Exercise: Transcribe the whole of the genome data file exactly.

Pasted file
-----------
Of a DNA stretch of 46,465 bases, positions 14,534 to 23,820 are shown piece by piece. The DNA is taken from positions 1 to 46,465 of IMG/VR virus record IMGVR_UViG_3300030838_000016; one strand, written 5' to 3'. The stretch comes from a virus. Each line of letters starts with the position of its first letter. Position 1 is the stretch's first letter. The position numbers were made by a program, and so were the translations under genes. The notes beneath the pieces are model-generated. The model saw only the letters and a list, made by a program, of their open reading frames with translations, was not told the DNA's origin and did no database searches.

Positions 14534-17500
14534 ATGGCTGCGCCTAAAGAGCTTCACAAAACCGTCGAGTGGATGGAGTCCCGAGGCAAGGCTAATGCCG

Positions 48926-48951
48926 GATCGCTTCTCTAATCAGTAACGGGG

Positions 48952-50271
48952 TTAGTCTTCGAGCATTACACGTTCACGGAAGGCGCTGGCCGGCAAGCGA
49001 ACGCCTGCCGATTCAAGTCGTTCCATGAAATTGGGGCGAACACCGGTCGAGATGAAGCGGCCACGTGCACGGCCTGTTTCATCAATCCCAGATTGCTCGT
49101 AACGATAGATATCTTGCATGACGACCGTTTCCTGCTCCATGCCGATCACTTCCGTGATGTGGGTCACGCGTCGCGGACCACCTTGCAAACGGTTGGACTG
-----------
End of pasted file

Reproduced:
Of a DNA stretch of 46,465 bases, positions 14,534 to 23,820 are shown piece by piece. The DNA is taken from positions 1 to 46,465 of IMG/VR virus record IMGVR_UViG_3300030838_000016; one strand, written 5' to 3'. The stretch comes from a virus. Each line of letters starts with the position of its first letter. Position 1 is the stretch's first letter. The position numbers were made by a program, and so were the translations under genes. The notes beneath the pieces are model-generated. The model saw only the letters and a list, made by a program, of their open reading frames with translations, was not told the DNA's origin and did no database searches.

Positions 14534-17500
14534 ATGGCTGCGCCTAAAGAGCTTCACAAAACCGTCGAGTGGATGGAGTCCCGAGGCAAGGCTAATGCCG

Positions 48926-48951
48926 GATCGCTTCTCTAATCAGTAACGGGG

Positions 48952-50271
48952 TTAGTCTTCGAGCATTACACGTTCACGGAAGGCGCTGGCCGGCAAGCGA
49001 ACGCCTGCCGATTCAAGTCGTTCCATGAAATTGGGGCGAACACCGGTCGAGATGAAGCGGCCACGTGCACGGCCTGTTTCATCAATCCCAGATTGCTCGT
49101 AACGATAGATATCTTGCATGACGACCGTTTCCTGCTCCATGCCGATCACTTCCGTGATGTGGGTCACGCGTCGCGGACCACCTTGCAAACGGTTGGACTG